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The Rosalynn Carter Interview (Page 3 of 4)

An Interview with Rosalynn Carter

 

Rosalynn Carter: There were a lot of lessons learned. At first, we really had to work hard to get people to admit that they had a family member with Alzheimer’s. People didn’t come forward. You had to search for them. But once they learned that it can really help, the word gets around a little bit. But we did learn that we had to go to see them, instead of having them come to see us. And I think that’s going to be very helpful with wounded warriors, too. As I said, we’re working on that now. It’s been difficult to get people to participate.

Gary Barg: Are you in general feeling more positive about the progression of support for family caregivers in the nation?

Rosalynn Carter: Yes, I think Medicaid Long-Term Services and Supports (LTSS) is going to help us, too. There are a lot of good things like grants. I think that’s going to be helpful. We’re working on policy issues, too; with AARP, for instance. Many people are not able to use sick leave to care for family members. There are just a lot of different things that I think are beginning to happen. Of course, there’s so much that has happened since I began; but we still have a way to go before caregivers can get the total information they need to have a better life. There’s going to be a real need in the future, even more than right now. And right now there are millions and millions of people caring for someone at home. I want to congratulate you, too, on what you’ve done since I’ve talked to you last.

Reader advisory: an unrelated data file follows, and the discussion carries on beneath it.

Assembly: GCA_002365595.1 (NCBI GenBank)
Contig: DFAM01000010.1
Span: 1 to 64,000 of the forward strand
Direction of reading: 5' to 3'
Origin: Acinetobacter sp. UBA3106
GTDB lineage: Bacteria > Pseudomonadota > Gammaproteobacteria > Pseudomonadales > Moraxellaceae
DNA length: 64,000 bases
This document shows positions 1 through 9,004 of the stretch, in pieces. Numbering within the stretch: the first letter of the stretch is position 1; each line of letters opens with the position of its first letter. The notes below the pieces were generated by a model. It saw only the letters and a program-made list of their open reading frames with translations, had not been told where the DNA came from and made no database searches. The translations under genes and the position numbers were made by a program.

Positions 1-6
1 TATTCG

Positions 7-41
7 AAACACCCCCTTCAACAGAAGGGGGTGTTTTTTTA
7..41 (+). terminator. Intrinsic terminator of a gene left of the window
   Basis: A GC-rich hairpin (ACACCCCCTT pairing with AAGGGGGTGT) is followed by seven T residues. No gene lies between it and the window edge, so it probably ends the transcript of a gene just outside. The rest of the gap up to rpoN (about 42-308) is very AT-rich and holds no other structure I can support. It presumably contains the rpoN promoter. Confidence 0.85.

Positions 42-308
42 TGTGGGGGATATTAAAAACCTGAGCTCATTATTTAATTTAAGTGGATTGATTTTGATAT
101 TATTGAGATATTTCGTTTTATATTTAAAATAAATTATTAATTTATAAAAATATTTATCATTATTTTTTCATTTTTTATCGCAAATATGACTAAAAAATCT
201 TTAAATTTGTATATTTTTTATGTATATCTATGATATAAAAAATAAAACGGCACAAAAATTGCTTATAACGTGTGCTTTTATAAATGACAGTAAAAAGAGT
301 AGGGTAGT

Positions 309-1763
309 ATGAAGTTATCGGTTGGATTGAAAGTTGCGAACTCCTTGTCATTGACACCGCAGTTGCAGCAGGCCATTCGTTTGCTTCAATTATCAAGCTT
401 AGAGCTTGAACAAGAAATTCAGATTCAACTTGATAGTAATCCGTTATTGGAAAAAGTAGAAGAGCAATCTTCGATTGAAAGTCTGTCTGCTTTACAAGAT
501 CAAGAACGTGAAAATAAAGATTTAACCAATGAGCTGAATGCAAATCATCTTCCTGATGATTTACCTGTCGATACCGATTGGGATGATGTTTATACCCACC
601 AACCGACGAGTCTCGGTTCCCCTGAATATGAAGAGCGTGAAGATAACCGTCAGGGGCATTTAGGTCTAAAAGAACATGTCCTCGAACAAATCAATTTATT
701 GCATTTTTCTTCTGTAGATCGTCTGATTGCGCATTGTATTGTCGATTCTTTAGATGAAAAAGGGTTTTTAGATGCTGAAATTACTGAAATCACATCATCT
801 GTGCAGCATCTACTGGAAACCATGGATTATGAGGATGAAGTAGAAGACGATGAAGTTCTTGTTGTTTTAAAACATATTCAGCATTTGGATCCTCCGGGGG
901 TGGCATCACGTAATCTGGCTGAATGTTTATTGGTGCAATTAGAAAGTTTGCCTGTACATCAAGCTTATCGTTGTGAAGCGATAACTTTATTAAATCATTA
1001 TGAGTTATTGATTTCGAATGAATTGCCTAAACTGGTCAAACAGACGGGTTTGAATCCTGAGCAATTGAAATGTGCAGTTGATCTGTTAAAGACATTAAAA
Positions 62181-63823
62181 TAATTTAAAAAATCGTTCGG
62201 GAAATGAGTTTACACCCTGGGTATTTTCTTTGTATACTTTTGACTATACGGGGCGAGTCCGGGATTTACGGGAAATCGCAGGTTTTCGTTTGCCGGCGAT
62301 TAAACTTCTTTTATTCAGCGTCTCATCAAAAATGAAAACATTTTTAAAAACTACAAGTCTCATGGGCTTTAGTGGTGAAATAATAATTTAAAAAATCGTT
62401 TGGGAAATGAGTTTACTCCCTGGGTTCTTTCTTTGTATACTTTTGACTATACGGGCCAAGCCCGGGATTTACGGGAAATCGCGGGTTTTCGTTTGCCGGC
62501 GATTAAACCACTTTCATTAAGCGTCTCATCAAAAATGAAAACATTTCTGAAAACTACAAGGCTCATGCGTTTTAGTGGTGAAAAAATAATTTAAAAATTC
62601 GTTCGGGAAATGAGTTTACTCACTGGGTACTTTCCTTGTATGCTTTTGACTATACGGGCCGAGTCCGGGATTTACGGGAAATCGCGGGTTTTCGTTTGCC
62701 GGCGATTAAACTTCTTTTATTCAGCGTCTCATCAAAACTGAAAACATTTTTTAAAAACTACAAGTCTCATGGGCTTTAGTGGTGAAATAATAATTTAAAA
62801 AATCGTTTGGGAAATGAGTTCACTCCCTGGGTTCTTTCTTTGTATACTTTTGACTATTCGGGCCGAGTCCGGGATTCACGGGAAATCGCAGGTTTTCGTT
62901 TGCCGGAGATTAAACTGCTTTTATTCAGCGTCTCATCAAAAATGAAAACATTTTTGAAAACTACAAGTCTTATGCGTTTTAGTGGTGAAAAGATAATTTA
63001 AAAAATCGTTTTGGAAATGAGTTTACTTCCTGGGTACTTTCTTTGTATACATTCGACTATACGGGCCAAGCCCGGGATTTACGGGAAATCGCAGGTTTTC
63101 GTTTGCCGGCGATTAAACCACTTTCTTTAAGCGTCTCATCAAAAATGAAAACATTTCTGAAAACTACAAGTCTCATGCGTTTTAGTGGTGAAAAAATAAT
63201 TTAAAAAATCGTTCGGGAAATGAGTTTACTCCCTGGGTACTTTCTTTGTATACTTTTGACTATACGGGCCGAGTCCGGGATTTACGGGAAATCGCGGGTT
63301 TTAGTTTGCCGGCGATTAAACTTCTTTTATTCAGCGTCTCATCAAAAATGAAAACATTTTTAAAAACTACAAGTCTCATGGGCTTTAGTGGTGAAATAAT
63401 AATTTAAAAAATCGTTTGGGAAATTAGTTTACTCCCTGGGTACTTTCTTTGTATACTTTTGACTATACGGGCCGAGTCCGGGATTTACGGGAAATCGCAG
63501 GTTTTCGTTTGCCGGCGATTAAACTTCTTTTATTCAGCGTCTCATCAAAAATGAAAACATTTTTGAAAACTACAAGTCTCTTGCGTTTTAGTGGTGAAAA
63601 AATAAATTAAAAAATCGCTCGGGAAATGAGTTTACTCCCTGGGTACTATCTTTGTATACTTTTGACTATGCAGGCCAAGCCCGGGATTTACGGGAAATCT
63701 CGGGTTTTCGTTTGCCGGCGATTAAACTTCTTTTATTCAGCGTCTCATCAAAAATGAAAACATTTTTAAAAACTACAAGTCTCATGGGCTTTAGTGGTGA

Gary Barg: Thank you very much. We’ve actually just celebrated the 17th anniversary of the launch of Today’s Caregiver magazine. What would you like to see happen for caregiving in the foreseeable future?

Rosalynn Carter: If we could get all of our recommendations implemented, we’d be in really good shape; to educate the public and translate evidence-based programs into community programs. One thing would be tax credits for unpaid labor. Another thing is to get people to admit that they are caring for someone who needs help; so many don’t call themselves caregivers. And I don’t think we’ve probably gotten over that yet when I look at the work we’re doing with Alzheimer’s and Wounded Warriors and others. Sometimes, they don’t want to admit that they need help. Also, caregivers need to take care of themselves. We’re updating the book Helping Yourself to Help Others, which I wrote in the late 1990s, and we hope to have it finished by February.

 

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